Thursday, March 19, 2015

Listening

Last night the Lenten program at St. Anne's concluded with an evening of practicing listening. Once again I was impressed with people's willingness to not only show up but to truly dig in and open up deep parts of themselves.

For multiple people who received healing in the half hour before supper each week, a theme was expectations. When I studied polarity therapy, we learned Expectation Release. This was one of the many times that I doubted energy work. I was fascinated by energy work, drawn to it — but skeptical.

According to polarity, expectations build up on our shoulders — right where most of us, including me, have muscle tension. That day in class, when it was my turn to receive the work, I released the expectations of my parents, my brothers and myself. I was shocked when I got off the table to feel how much the knots in my shoulders had released. 

My favorite part of the work is the end, when you affirm "My only expectation is to trust the truth within me."

But how do we find the truth?

One way is releasing our junk. I believe that we're born with a divine core. As we go through life, we accumulate junk around that core. My goal as a healer is to help people shed their junk so they can get closer and closer to their core, to their true beautiful self.

Another part of finding the truth is listening for it. Listening can be complicated; the voice of society's rules and the voice of our expectations can be louder than the voice that comes from our core.

It takes practice and experimentation to find what works. Sometimes it helps if I separate out the voices and examine them one by one, seeing how they feel. If I feel a sinking or a dullness, that voice is not speaking my truth. If my energy lifts, I encourage that voice to be louder.

Right now, my job is stressful. That's usually not true, working in a church, but we have a huge fundraising event next week, followed by Holy Week and Easter, the busiest time of the year. I'm working a lot. I'm stressed. I'm irritable. How do I remember to listen? How do I find time for stillness and reflection? 

For me, part of the answer is being as close to my core as possible. That voice gets louder the closer I get, and it gets louder the more it's allowed to speak.

Monday, March 16, 2015

Openness and vulnerability

Last Wednesday, the Lenten program at St. Anne's in-the-Fields was "The Sacred Art of Healing." Kate, the rector, began by giving a brief history of healing in the church. She talked about the early church's focus on mind, body and spirit and how there's a shift back towards that now. She also talked about how publicly asking for healing makes you vulnerable. "Are you willing?" she asked. "Am I willing? Am I, your priest, going to stand in front of you and admit that I have broken pieces, that I need healing?"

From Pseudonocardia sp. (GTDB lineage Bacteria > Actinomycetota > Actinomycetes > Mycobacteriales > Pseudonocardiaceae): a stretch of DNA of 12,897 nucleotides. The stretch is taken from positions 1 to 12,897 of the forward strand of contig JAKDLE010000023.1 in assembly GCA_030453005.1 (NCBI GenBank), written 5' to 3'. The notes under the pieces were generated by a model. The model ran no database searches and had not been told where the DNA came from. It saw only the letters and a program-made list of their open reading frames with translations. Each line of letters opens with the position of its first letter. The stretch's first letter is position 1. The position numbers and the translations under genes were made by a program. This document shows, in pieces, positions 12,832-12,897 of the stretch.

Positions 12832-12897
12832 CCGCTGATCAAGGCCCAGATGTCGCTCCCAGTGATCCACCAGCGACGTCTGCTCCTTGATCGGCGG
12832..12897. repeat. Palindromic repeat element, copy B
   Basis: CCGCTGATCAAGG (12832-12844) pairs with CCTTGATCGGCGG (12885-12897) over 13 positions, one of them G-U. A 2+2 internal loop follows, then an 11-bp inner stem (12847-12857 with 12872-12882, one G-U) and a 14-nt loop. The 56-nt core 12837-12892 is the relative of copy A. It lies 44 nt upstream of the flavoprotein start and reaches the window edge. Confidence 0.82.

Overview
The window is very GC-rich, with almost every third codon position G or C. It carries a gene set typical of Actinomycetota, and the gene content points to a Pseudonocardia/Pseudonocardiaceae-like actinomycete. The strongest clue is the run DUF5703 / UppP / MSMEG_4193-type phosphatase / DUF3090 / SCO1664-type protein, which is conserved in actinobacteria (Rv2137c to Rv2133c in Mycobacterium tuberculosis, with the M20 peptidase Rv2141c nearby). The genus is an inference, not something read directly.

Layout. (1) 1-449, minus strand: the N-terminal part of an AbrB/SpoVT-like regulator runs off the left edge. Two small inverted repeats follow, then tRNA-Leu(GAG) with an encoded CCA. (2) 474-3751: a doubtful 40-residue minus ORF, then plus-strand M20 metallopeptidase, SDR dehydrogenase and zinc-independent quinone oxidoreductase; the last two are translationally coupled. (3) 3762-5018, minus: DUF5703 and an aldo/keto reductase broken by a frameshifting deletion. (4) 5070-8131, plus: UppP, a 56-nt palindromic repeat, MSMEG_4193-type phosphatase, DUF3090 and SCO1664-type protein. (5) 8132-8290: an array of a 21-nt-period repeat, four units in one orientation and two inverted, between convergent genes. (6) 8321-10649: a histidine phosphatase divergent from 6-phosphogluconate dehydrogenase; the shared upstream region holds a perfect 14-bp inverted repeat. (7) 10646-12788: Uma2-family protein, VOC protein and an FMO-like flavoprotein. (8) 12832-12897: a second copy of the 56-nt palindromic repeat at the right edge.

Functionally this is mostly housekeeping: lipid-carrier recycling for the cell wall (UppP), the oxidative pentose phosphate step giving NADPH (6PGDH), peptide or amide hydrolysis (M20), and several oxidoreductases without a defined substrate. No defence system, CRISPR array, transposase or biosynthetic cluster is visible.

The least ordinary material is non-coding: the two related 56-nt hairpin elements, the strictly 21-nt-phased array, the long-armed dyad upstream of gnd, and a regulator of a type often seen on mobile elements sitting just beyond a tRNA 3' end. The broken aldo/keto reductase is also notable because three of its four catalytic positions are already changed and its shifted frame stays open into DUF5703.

And the beautiful thing about Kate is that she did.

One of the interesting things about doing energy work is the difference between what someone presents to the world and what their energy says. There are parts of ourselves we emphasize and parts we try to hide away, or at least minimize. Here's a minor example. Most people think of me as pretty organized. In some ways I am, but let's not talk about my home office, that messy, sloppy, unorganized, dirty, cluttered space.

For a while, only my husband has been allowed in that room; he knows me, all of me. Somehow I don't want other people to see that piece of me, the me that is so dysfunctional that entire rooms of my house are unusable. But recently I took pictures and sent them to a friend; we were having a contest of sorts about whose office was worse. And you know what? Nothing bad happened when I showed that part of myself to a trusted friend. In fact, something good happened; she called and we laughed and argued about who won the contest.

I think the key piece there is trust. Notice I'm not posting the pics here for the whole world, trusted and untrusted, to see. I'm a work in progress.

Yet Kate opened herself to the group last Wednesday, and then again yesterday in her sermon. I admire much about Kate: her loving heart, her faith, intelligence, sense of humor. I admire that she's brave and willing to be vulnerable, willing to dispense with trying to present a facade, willing to live from her soul.